Parsley On A Plate.

You’re a garnish, at best. A condiment once in a while. Most of the time I don’t even notice you, except for when it’s Passover and I have to dip you into salt water to represent the tears felt by the Hebrew slaves in Egypt. That should’ve made you important enough in my world, but I’m afraid it hasn’t. Until now.

The other day I saw you, curly and crunchy, pushed off to the side of a man’s fish plate. And I’m not sure why the lastima came then, other than maybe because I was eating alone and if I think about how much eating alone gives me lastima, I would be hungry a lot. So I thought of you instead. Of how green and festive you appeared, attempting to entice. 

I tried not to stare. There were French fries next to you - those hot, plump, potato sticks being devoured one by one. I watched you be ignored. As my sadness grew, I began to be unable to eat my own lunch, so I tried distracting myself. I thought about the Oscars and baby goats and how it’s 75 degrees in Los Angeles in February. But I kept coming back to you, and in the end, I witnessed your defeat - untouched you lay there with nothing but oil and crumbs surrounding your wilted stem. You were scraped off a plate.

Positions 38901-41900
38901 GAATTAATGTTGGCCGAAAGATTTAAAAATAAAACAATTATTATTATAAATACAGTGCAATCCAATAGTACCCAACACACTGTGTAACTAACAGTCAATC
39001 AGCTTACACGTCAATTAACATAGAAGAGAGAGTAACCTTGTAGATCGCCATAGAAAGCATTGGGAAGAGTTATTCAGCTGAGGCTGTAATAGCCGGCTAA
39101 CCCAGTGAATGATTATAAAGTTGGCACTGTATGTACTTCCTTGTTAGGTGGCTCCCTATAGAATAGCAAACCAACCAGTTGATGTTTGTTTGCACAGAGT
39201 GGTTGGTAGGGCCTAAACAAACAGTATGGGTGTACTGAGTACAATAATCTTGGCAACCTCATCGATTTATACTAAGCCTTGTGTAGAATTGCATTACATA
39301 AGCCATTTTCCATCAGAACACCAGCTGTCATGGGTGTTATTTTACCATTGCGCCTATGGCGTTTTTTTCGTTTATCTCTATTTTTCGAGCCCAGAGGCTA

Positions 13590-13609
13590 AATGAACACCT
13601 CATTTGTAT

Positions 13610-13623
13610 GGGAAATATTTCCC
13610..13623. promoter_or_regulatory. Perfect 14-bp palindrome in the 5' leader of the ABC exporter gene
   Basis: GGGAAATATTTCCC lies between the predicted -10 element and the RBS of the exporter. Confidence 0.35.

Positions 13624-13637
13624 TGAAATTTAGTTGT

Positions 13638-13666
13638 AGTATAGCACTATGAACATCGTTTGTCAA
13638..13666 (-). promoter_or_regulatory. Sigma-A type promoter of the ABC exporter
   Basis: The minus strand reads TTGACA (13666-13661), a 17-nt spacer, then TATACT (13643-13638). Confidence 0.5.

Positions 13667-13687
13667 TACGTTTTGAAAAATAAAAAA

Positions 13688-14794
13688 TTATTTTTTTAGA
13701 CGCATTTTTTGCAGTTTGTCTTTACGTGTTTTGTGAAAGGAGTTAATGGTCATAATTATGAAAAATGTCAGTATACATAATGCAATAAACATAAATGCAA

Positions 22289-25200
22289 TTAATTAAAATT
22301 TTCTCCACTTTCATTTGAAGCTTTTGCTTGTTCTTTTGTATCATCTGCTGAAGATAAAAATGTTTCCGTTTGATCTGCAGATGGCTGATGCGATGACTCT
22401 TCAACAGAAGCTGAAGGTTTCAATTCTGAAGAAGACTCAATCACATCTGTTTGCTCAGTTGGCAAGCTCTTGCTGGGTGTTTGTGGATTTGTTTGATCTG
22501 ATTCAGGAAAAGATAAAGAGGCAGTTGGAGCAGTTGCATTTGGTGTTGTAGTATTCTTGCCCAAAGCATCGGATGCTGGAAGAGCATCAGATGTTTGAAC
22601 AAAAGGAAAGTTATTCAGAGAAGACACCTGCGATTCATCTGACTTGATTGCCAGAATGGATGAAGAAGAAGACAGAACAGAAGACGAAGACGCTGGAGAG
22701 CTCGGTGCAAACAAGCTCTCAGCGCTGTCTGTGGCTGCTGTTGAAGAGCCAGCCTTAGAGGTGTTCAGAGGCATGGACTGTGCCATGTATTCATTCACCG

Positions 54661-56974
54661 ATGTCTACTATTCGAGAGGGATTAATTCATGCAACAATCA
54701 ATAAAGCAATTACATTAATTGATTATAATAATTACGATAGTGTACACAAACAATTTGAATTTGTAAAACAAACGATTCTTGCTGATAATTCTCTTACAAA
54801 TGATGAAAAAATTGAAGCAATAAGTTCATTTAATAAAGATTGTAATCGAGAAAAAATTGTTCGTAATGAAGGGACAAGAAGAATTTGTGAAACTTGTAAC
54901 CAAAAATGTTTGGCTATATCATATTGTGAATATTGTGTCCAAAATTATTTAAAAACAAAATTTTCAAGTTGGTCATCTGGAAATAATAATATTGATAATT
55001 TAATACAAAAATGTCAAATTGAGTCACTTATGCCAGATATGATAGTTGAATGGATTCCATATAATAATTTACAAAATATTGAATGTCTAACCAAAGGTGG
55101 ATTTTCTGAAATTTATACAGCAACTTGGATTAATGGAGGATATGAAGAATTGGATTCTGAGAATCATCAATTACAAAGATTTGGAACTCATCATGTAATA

I looked you up when I got home, Parsley. I read about your Flavonoids and Antioxidants and how you're highly nutritious. I realized that you’re pretty much the leader singer of tabbouleh. And as I opened my eyes to your plight, I realized how well you portray those slaves after all. I didn’t quite eat you just for the hell of it - I’m sorry, you still taste like rotten air and your name reminds me of poop. But I cried, and that salt water was all for you.

p.s. Foodies out there, go easy on me. The tastebuds want what they want.

p.p.s. Thanks to for the image.